addition  of  French  words  to  the  language.  The  third 
  period  extends  from  about  1350  to  1550,  and  is  Middle 
  English.  During  this  period  orthography  became 
  comparatively  fixed.  The  last  period,  from  about  1550, 
  is  called  Modern  English. 
 
  3.  A  kind  of  printing  type  in  size  between  Pica  and  Great 
  Primer.  See  {Type}. 
 
  Note:  The  type  called  English. 
 
  4.  (Billiards)  A  twist  or  spinning  motion  given  to  a  ball  in 
  striking  it  that  influences  the  direction  it  will  take 
  after  touching  a  cushion  or  another  ball. 
 
  {The}  {King's,  or  Queen's},  {English}.  See  under  {King}. 
 
  From  WordNet  r  1.6  [wn]: 
 
  English 
  adj  :  of  or  relating  to  or  characteristic  of  England  or  its 
  culture;  "English  histry";  "the  English  landed 
  aristocracy";  "English  literature"  [syn:  {English}] 
  n  1:  an  Indo-European  language  belonging  to  the  West  Germanic 
  branch;  the  official  language  of  Britain  and  the  US  and 
  most  of  the  Commonwealth  countries  [syn:  {English},  {English 
  language}] 
  2:  the  people  of  England  [syn:  {English},  {English  people},  {the 
  English}] 
  3:  the  discipline  that  studies  the  English  language  and 
  literature  [syn:  {English}] 
  4:  (sports)  the  spin  given  to  a  ball  by  striking  it  on  one  side 
  or  releasing  it  with  a  sharp  twist  [syn:  {English},  {side}] 
 
  From  U.S.  Gazetteer  (1990)  [gazetteer]: 
 
  English,  IN  (town,  FIPS  21214) 
  Location:  38.33302  N,  86.46328  W 
  Population  (1990):  614  (260  housing  units) 
  Area:  3.1  sq  km  (land),  0.0  sq  km  (water) 
  Zip  code(s):  47118 
 
  From  Jargon  File  (4.2.3,  23  NOV  2000)  [jargon]: 
 
  English  1.  n.  obs.  The  source  code  for  a  program,  which  may  be 
  in  any  language,  as  opposed  to  the  linkable  or  executable  binary 
  produced  from  it  by  a  compiler.  The  idea  behind  the  term  is  that  to 
  a  real  hacker,  a  program  written  in  his  favorite  programming  language 
  is  at  least  as  readable  as  English.  Usage:  mostly  by  old-time  hackers,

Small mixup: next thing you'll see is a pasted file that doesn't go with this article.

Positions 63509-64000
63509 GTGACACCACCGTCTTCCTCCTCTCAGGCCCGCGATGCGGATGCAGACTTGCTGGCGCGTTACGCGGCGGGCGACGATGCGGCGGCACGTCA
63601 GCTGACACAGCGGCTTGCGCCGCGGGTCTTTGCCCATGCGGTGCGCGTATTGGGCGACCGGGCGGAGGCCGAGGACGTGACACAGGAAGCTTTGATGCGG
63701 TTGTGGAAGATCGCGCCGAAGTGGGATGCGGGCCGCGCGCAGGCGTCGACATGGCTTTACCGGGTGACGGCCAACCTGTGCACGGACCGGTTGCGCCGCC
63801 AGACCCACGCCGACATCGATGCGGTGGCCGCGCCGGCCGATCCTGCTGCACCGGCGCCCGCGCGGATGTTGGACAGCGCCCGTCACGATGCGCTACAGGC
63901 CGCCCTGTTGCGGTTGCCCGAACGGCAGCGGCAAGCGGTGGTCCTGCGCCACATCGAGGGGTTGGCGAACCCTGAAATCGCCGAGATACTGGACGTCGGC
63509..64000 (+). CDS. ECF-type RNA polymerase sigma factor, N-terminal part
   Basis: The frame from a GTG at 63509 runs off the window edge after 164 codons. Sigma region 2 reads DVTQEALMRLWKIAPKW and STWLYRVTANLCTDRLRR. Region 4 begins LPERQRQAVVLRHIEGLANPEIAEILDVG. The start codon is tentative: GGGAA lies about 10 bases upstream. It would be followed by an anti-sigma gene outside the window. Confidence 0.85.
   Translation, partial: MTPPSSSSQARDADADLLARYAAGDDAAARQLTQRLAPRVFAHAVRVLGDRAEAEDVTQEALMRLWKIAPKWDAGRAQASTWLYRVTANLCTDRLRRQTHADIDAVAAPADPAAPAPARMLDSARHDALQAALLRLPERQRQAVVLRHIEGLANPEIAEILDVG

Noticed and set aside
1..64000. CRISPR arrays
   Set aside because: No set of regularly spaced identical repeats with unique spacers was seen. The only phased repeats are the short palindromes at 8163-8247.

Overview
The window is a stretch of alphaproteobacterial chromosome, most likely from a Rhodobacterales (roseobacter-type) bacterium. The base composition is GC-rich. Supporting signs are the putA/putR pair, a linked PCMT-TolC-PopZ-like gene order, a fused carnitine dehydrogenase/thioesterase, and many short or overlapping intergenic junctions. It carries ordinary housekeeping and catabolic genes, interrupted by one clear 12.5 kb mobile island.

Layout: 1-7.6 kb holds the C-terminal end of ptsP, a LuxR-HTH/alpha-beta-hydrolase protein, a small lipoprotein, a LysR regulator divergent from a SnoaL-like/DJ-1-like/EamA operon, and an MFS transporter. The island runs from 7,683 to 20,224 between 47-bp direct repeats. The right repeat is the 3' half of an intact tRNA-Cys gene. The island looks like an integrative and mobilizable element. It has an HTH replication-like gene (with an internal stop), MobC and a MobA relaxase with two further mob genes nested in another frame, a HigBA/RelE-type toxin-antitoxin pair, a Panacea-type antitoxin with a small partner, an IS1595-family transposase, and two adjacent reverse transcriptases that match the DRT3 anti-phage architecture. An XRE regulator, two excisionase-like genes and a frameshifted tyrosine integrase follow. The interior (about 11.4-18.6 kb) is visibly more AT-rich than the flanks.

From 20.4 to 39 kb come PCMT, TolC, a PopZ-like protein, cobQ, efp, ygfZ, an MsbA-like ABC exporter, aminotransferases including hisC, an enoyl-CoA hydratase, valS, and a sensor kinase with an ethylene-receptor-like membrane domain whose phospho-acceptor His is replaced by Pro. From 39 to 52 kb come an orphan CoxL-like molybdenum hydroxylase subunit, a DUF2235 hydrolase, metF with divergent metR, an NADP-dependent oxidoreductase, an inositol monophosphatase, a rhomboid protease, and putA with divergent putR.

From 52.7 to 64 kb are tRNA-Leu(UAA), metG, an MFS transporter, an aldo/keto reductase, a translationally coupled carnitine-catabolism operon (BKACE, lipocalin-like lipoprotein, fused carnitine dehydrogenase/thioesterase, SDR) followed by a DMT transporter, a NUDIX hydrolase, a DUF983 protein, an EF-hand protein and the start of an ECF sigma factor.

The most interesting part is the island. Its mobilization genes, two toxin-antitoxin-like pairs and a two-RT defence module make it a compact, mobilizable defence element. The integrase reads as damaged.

though  recognizable  in  context.  Today  the  prefereed  shorthand  is  sinply 
  {source}.  2.  The  official  name  of  the  database  language  used  by  the  old 
  Pick  Operating  System,  actually  a  sort  of  crufty,  brain-damaged  SQL 
  with  delusions  of  grandeur.  The  name  permitted  {marketroid}s  to  say 
  "Yes,  and  you  can  program  our  computers  in  English!"  to  ignorant  {suit}s 
  without  quite  running  afoul  of  the  truth-in-advertising  laws. 
 
 
 
  From  The  Free  On-line  Dictionary  of  Computing  (13  Mar  01)  [foldoc]: 
 
  English 
 
  1.  (Obsolete)  The  source  code  for  a  program,  which  may  be  in 
  any  language,  as  opposed  to  the  linkable  or  executable  binary 
  produced  from  it  by  a  compiler.  The  idea  behind  the  term  is 
  that  to  a  real  hacker,  a  program  written  in  his  favourite 
  programming  language  is  at  least  as  readable  as  English. 
  Usage:  mostly  by  old-time  hackers,  though  recognisable  in 
  context. 
 
  2.  The  official  name  of  the  {database}  language  used  by  the 
  {Pick}  {operating  system},  actually  a  sort  of  crufty, 
  brain-damaged  {SQL}  with  delusions  of  grandeur.  The  name 
  permits  {marketroid}s  to  say  "Yes,  and  you  can  program  our 
  computers  in  English!"  to  ignorant  {suit}s  without  quite 
  running  afoul  of  the  truth-in-advertising  laws. 
 
  ["Exploring  the  Pick  Operating  System",  J.E.  Sisk  et  al 
  Hayden  1986]. 
 
  [{Jargon  File}]